Over the years, Adam Sandler has had his share of “iffy” movies. To many, he is an acquired taste. You either like his brand of humor or you don’t. One of the movies that fall into this iffy-ness is 2007’s I Now Pronounce You Chuck & Larry, which can now be seen on Netflix in the USA. It carried controversy with it back then and most certainly carries controversy today.
The movie stars Adam Sandler as Chuck, a womanizer, and a firefighter. Long-time co-star Kevin James is Larry, also a firefighter who is reeling from the death of his wife. Yes, this is a comedy. Anyway, as the movie begins, the two are in a burning house when Chuck finds himself trapped when the floor collapses. Larry is on hand to save his buddy which prompts Larry to tell Chuck he will repay his friend any way possible.
Because of the scary event, Larry decides to increase his life insurance policy. While doing so, he is told that his policy lapsed during the time of his wife’s death. The insurance company rep then suggests that Larry should get remarried so Larry can name her the beneficiary. Problem is, there is no one in Larry’s life. But Larry has an idea.
After reading about domestic partnerships in the newspaper, Larry takes his idea to Adam Sandler’s character. They come together in a civil union, entering into a domestic partnership so Chuck can be Larry’s beneficiary as Larry knows Chuck would do right for his two children. Of course, Chuck is a no-go on the idea. That is until Larry reminds him of Chuck’s promise to repay him in any way possible.
Chuck finally agrees and the two enter into their domestic partnership. All seems well until investigators arrive to look into suspected fraud. Chuck and Larry then hire a beautiful lawyer, Alex (played by Jessica Biel) who suggests to them they should have a formal wedding to prove their love and commitment. They do.
As time goes on, Adam Sandler’s character begins to find interest in Alex, but since he is “gay” and “married”, Alex only sees him as a good friend. They eventually share a kiss that shocks Alex more than anything, causing her to back away from Chuck. Meanwhile, Chuck and Larry’s friendship is truly tested when the firehouse finds out about their marriage. They are shunned by all, though one intimidating firefighter, Fred (Ving Rhames), secretly tells Chuck and Larry that he is gay but has never felt comfortable telling anyone.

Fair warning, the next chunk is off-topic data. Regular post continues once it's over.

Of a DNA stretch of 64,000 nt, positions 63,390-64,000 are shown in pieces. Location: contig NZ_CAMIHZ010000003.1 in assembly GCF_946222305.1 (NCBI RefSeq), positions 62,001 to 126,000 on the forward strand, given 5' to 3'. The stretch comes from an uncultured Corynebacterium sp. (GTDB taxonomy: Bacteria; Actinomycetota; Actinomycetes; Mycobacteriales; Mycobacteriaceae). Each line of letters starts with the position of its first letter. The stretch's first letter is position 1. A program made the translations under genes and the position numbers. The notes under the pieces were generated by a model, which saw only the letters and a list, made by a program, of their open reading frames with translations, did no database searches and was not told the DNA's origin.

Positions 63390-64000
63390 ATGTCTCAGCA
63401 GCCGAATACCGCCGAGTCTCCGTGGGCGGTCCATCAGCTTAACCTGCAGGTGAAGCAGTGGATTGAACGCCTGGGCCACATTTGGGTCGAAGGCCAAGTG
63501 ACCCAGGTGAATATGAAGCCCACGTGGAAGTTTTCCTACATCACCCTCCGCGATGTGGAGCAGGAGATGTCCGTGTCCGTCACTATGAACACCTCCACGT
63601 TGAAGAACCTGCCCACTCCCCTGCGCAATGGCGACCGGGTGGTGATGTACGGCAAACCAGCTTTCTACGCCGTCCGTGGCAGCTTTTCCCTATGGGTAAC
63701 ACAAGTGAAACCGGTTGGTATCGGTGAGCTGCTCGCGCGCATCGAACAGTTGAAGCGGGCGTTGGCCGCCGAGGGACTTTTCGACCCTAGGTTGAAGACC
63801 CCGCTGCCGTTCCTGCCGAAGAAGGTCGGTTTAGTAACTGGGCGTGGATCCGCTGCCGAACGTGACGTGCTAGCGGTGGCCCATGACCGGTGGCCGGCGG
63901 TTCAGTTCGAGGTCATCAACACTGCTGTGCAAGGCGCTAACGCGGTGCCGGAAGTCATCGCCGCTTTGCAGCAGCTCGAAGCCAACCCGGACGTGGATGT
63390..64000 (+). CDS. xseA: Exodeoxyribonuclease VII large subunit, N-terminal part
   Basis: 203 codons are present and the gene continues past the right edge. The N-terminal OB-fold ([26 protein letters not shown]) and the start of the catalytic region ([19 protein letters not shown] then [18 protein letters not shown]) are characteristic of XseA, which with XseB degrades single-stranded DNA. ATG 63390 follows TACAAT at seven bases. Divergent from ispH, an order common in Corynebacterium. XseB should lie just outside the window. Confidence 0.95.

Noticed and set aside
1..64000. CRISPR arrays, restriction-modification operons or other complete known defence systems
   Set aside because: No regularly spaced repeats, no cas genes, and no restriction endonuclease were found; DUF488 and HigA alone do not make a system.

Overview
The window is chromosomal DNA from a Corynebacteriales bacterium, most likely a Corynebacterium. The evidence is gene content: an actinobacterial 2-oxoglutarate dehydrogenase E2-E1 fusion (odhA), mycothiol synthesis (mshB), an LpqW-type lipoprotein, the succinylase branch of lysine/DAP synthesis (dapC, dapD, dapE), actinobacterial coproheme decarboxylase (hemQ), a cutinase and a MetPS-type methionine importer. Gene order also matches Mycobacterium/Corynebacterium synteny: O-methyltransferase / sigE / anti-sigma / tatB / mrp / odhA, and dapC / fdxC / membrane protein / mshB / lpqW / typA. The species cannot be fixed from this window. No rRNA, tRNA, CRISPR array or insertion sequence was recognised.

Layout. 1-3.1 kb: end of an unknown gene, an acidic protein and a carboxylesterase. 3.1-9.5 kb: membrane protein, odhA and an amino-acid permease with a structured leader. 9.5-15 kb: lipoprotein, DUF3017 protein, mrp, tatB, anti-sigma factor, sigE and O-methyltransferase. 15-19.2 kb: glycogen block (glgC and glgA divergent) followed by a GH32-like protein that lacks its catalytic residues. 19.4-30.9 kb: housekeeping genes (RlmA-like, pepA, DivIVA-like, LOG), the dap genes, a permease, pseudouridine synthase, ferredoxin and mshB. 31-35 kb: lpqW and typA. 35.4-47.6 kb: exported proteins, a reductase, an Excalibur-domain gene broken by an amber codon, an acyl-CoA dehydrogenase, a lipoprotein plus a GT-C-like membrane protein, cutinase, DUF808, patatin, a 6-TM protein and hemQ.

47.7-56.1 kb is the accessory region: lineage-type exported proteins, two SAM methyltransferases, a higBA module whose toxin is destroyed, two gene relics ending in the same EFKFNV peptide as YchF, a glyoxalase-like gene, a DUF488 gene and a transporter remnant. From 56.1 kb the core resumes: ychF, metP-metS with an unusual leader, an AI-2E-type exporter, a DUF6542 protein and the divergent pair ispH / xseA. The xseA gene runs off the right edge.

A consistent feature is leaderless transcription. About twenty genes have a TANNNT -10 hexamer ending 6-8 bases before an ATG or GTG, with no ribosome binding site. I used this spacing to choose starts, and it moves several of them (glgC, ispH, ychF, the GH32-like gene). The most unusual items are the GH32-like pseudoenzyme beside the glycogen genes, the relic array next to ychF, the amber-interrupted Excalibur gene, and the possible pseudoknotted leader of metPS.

Life becomes even more complicated and Larry’s life insurance policy is back under attack when the true secret of Chuck and Larry is revealed.
Many of the usual suspects are on hand for this remarkably unfunny Adam Sandler film. Steve Buscemi, Nick Swardson, Allen Covert, Dave Matthews, Dan Patrick, and even a couple of uncredited appearances from David Spade and Rob Schneider. The problem with the movie is, again, it just isn’t as funny as it could be. In fact, what shouldn’t come as too much of a shock, was critically reviled, with most naysayers leaning on how homophobic the Dennis Dugan-directed movie actually is. Stephen Garrett from Time Out says, “It’s a set-up as muddled as the sexual politics of this mortifying would-be comedy,” while Mike Massie from Gone with the Twins remarks, “Rather tepid when it comes to challenging conventional depictions of homosexuality in a generic, comic environment.”
Duggan was handed $85 million for this attempt at funny and somehow, the movie actually brought in $187 at the box office and was actually number one during its first weekend of release.
Because of the movie’s content, producers decided to screen the movie for GLAAD (Gay & Lesbian Alliance Against Defamation) before its premiere. They agreed that the movie had the expected stereotypes but ultimately, “in its own disarming way, it’s a call for equality and respect.”
The one person who had the most issue with the final version of this Adam Sandler film was screenwriter Alexander Payne, who penned the script, but eventually wanted to have his name removed from the final credits. The initial script, co-written by Payne and Jim Taylor bears little to no resemblance to the finished film, prompting noted movie critic Manohla Dargis to question via Vulture, just what the hell are Alexander Payne and Jim Taylor’s names doing on this movie?
“It’s next to impossible to reconcile Mr. Payne and Mr. Taylor, who excel in sharply honed, intelligent satire, with the crude laughs and nyuck-nyuck physical high jinks that characterize Chuck & Larry,” Dargis writes. There were vast changes made to the script once Adam Sandler got his hands on it, one of the main changes was that in the initial script, it was Larry who was supposed to get the girl and not Sandler’s Chuck. Apparently, though, Sandler does quite a bit of “polishing” when he gets his hands on scripts he wants to make into movies.
Adam Sandler movies, as with most that come from his Happy Madison company, are “mood” movies. As in you really need to be in the mood sometimes for his brand of comedy. It isn’t for everyone. For every funny Billy Madison, Happy Gilmore, The Wedding Singer, and 50 First Dates, he throws in the awful Little Nicky, Jack & Jill, The Ridiculous 6, and The Week Of. Hit or miss, funny or dreadful. There doesn’t seem to be an in-between when it comes to Sandler comedy.
If you haven’t seen I Now Pronounce You Chuck & Larry, give it a whirl. Controversy aside (not sure if it could be made in today’s environment), let us here at GFR know if this Adam Sandler movie is your brand of comedy.